Judging Your Likability

I’ll admit it, it may make me self-conscious or vain or self-absorbed or whatever, but it crosses my mind quite a bit when I meet new people if I’m actually liked.  I might have a skewed ability to judge this which would lead me to always question it.  I know with 100% certainty that approximately 10 people like me without a doubt.  Kinda sad that I know that right?  That I know that I can open my mouth and 10 people will take it or leave it with out taking offence.

This leads me to wonder what makes a person likable in mass.  What percentage of it has to do with similar interests vs their natural ability just to talk to people?  I am a crazy social person, but I am also very shy.  I know, crazy right?  So when I force myself to go be social despite being afraid of all the new and unpredictable people I might meet I actually usually excel.  I can talk to just about anyone with success, but it will take me months to see if they actually like me even if they do.  Maybe I have an extended trial period with people before inviting them fully into my life which is odd since I will usually see this as completely the opposite.

You’d think that I’d be good at this by now having moved so much with the Mr, but the fact is we are pretty self sufficient as far as a couple goes.  I’m lucky to have married my best friend and so we spend a lot of time hanging out just the two of us.  Whenever I look around I feel as if this might not be the norm and get the comment “you need friends” from well-meaning outside influences.  I have friends though, even outside my husband, the problem is they don’t share my state.  So what I need to do is make new friends.  But, as an adult how does one make new friends?  You reach out as an almost 30-year-old dork and hope that you aren’t the subject of ridicule.  Sometimes it works, sometimes it doesn’t.  Maybe if I had kids this would be easier.  Maybe if I was a harried PTA mom I would meet other harried PTA moms who might share a book club with me but I doubt I read what they read and maybe that wouldn’t work out either.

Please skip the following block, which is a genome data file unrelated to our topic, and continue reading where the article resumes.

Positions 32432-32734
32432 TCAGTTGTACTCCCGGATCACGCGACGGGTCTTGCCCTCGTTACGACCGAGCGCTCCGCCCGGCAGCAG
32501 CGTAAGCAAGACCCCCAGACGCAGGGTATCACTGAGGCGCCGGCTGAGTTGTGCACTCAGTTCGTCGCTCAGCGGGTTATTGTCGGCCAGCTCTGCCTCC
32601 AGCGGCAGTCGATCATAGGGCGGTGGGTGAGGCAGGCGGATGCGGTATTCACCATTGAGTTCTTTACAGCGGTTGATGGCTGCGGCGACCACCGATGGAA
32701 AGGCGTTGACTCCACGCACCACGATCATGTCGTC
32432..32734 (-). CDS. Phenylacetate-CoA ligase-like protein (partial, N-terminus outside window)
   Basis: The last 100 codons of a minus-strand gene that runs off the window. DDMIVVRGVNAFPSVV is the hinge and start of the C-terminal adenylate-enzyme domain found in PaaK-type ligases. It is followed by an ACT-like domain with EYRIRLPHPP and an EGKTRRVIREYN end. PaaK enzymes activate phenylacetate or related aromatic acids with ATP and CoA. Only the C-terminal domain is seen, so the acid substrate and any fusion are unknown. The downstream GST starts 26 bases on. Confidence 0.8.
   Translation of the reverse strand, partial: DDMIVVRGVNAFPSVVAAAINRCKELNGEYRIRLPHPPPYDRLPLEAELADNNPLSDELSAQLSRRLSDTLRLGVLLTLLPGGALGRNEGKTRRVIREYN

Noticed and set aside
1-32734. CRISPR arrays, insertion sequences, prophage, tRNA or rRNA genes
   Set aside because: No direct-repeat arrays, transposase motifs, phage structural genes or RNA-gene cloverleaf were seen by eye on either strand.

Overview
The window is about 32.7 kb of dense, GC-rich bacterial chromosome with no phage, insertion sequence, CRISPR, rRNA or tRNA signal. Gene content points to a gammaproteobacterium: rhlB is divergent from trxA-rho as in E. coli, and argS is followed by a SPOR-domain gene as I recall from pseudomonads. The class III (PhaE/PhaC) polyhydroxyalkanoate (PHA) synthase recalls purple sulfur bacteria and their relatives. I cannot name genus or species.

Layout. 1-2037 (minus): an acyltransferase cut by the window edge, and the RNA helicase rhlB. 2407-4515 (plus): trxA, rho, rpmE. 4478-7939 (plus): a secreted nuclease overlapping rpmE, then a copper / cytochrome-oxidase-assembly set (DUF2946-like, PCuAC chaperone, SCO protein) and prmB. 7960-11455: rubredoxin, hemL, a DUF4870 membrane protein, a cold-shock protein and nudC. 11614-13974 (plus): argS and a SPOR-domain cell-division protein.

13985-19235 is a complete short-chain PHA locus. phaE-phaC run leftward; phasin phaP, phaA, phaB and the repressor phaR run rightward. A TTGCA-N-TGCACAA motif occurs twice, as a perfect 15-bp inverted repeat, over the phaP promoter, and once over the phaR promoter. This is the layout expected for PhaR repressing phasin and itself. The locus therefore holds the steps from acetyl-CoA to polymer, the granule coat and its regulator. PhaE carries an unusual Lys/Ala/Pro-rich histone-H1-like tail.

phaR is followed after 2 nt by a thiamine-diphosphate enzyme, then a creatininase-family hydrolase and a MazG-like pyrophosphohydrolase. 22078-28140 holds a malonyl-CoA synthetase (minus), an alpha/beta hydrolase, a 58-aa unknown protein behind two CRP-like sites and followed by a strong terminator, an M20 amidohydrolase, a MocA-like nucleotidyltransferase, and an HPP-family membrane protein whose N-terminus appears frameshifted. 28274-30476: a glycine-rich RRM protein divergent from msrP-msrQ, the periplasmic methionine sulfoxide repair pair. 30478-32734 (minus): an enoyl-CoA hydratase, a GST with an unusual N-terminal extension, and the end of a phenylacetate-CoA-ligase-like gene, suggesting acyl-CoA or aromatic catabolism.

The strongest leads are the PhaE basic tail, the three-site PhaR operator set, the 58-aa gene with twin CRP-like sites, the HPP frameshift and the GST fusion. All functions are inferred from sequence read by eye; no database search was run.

I guess what I am saying, is how, as an adult in a new city/state how do you make new friends, how do you engage other adults in a non-weird still fun way where it doesn’t feel like you are on an awkward first date with someone you aren’t sure your attracted to?

In other non-brain case news here’s my newest Weave It shawl in the works.

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7 thoughts on “Judging Your Likability

  1. If you figure this out, let me know because I am in the same boat. Kids don’t make it easier, I tried to make friends at a school function and it was just as awkward.

  2. You know, often times I think about this as well. Not that I don’t have a lot of friends. I do. But sometimes I think I should try and meet new people. Have you tried a knit night at one of the many yarn stores in Seattle – not too sure how close you are and how easy that would be. Also haven’t tried this myself yet, but it would make sense that at least they’d all be craft-minded.

  3. Well, as a harried PTA mom, I can tell you it’s not any easier. I am an extrovert, but I do have trouble making IRL friends with whom I really bond. I mean, I have lots of other women I talk to, but we don’t go out and do things. Book clubs tend to crumble. Maybe it will be different once I’ve lived here for a few years, now that I’m making more of an effort to get to know some of these women. I really don’t know. I do know that I want more girlfriends to go out and do stuff with. I don’t want to talk about one thing all the time – my kids, crafts, etc. – which is what I’ve experienced with craft groups and making friends through the kids. I want to just enjoy being with people because of who they are…and know that they enjoy being with me for the same reason.